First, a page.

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How grey and cold the mornings are, the evening closes fast, The leaves are changing colour, and fall with every blast; The farmer guides his plough, to turn the furrows straight
And with his harrow breaks the clods, and then he sows the wheat.
The labours of the field are done, for Winter comes once more;
The streams are stiff with ice, and hard the pond is frozen o'er;
The cattle ask their winter food, and on the leafless bough, The birds for crimson berries seek, their only nurture now.
Our Heav'nly Father heeds the wants of every thing that lives;
Seed-time and harvest, summer's heat, and winter's cold he gives;
The leaf, the blossom, and the fruit, each in its season due : Oh! may we ever own his power, and trust and love him too. From "Hymns for Infant Schools."
"I WOULD I WERE A LITTLE BIRD."
"I WOULD I were a little bird,
And sail along the golden clouds,
Up from the ocean spring;
"Above the hills I'd watch him still,
And many a land I then should see,
Nor fear, through all the pathless sky,
"I'd fly where, round the olive-boughs,
Now, if I climb our highest hill,
O, if I had but wings to fly,
Wings cannot soar above the sky, As thou in thought canst do; Nor can the veiling clouds confine Thy mental eye's keen view. Not to the sun dost thou chant forth Thy simple evening hymn; Thou praisest Him, before whose smile The noonday's sun grows dim.
"But thou may'st learn to trace the sun, Around the earth and sky;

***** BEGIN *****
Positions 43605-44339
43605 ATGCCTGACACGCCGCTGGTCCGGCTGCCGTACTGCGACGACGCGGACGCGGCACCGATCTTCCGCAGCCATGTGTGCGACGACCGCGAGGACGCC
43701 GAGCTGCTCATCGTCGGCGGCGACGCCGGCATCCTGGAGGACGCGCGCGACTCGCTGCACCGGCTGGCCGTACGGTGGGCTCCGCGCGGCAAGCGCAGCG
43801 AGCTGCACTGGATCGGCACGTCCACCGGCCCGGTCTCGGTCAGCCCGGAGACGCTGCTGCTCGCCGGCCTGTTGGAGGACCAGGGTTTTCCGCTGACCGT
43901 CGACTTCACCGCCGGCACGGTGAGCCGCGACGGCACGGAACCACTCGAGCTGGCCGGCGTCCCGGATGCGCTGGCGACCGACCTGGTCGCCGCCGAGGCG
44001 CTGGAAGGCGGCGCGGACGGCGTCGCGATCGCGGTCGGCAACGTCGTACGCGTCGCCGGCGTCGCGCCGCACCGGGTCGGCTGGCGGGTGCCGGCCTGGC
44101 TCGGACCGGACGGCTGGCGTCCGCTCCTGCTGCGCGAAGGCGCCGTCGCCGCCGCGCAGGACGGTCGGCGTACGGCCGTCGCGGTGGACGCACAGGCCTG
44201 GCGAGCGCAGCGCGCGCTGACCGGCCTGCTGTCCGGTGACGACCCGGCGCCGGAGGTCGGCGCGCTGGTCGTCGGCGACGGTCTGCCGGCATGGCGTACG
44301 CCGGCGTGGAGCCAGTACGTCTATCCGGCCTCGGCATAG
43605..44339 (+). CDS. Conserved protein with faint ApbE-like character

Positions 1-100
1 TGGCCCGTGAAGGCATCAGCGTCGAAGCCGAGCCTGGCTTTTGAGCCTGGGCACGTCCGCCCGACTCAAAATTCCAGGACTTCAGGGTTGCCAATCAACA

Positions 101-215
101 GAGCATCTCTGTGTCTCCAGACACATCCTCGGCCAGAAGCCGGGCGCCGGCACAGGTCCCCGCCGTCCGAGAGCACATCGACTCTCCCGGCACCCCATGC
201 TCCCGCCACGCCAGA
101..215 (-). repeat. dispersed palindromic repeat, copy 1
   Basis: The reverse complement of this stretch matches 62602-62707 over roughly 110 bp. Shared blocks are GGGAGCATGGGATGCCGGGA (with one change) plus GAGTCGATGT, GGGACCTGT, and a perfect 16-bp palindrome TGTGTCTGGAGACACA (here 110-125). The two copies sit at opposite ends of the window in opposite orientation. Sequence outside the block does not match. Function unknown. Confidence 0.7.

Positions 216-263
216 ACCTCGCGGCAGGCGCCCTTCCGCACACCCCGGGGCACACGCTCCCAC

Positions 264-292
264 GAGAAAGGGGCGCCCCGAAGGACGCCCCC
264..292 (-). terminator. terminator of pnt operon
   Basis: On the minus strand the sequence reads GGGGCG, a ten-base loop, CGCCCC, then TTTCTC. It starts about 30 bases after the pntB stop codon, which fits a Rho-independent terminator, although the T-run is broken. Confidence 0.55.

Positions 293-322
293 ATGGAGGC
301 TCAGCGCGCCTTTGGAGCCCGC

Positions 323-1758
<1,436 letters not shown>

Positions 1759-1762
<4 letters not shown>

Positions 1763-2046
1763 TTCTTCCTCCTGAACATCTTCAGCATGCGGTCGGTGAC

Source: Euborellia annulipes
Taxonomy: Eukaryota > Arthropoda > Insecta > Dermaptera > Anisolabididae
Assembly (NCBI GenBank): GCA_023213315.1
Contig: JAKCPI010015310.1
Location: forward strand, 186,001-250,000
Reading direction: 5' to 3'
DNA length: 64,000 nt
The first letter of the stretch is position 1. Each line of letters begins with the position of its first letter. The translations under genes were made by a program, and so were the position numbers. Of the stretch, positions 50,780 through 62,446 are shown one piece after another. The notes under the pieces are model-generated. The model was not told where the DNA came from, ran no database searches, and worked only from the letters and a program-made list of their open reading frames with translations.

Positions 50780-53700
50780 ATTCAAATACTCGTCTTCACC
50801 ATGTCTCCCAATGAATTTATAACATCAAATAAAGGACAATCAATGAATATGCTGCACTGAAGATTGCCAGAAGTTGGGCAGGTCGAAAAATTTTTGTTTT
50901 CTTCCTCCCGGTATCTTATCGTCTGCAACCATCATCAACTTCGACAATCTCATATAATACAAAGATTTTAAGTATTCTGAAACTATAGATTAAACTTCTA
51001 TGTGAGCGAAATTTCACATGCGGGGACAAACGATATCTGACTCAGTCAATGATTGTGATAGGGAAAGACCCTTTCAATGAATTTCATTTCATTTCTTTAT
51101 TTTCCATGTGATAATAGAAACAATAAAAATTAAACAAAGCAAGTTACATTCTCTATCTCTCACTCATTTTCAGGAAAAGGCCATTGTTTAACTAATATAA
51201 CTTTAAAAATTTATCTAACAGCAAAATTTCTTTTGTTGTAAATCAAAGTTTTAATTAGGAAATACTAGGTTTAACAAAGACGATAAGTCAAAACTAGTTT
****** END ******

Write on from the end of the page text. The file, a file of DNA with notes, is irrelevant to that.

And see him rising, setting still,
To other lands the bird may fly,
Ere yet he rests his wing, thou art,
Though strong and free, his wing may droop, Or bands restrain his flight;
Thought none may stay, more swift its speed
A lovelier clime the bird may seek,
WHO taught the bird to build her nest
Who taught the busy bee to fly
Who taught the little ants the way
And through the pleasant summer's day,
'Twas God who taught them all the
My Grandmother ! Yes: I well remember my Grandmother; and I have her now in the eye of my mind, just as she sat and looked when I was seven years old, though it is forty years ago.
My Grandfather was a farmer in a secluded village, about two miles from the town where my father lived. It was the best thing I then knew, and nothing could make my young heart bound with more joy, than to be told we were going to see Grandfather and Grandmother that afternoon.
A fine day was generally selected, in spring or autumn. O how nice the green fields looked, sprinkled all over as they were with daisies and buttercups! What handsful of posies did I and
my brothers and sisters gather, and run with proud delight to show them to Father and Mother! And there was the fine old river, along whose banks we walked half the distance, rolling and tumbling along. Ah, even now when I see it, it looks like a thing of life, and seems to ask me if I do not remember those sunny days; and then it rolls and tumbles again, as much as to say, "thus did I sport and gambol when your fathers played on my banks, and so I shall do when you and your children are all gone and remembered no more."
One thing about the river I remember my Father telling me. It was of his Grandfather. In those days the market people had to cross the river in a ferry boat; (there is now a fine noble bridge over the Trent at the place,)—his Grandfather and many others were in the boat: it was nearly full of people. A man came up on horseback, and wished to be taken into the boat. The ferry-man refused; upon which, the man leaped his horse into the boat and upset it. Many were drowned, among whom was my great-Grandfather.
After crossing many a pleasant field, we arrived at last at the village. How nice every thing looked and smelled! Yes the very smell I remember; especially of the sweet dairy, and the old white rose tree in the gar den. A fine old tree was that white rose tree: many winters had passed over it, and many a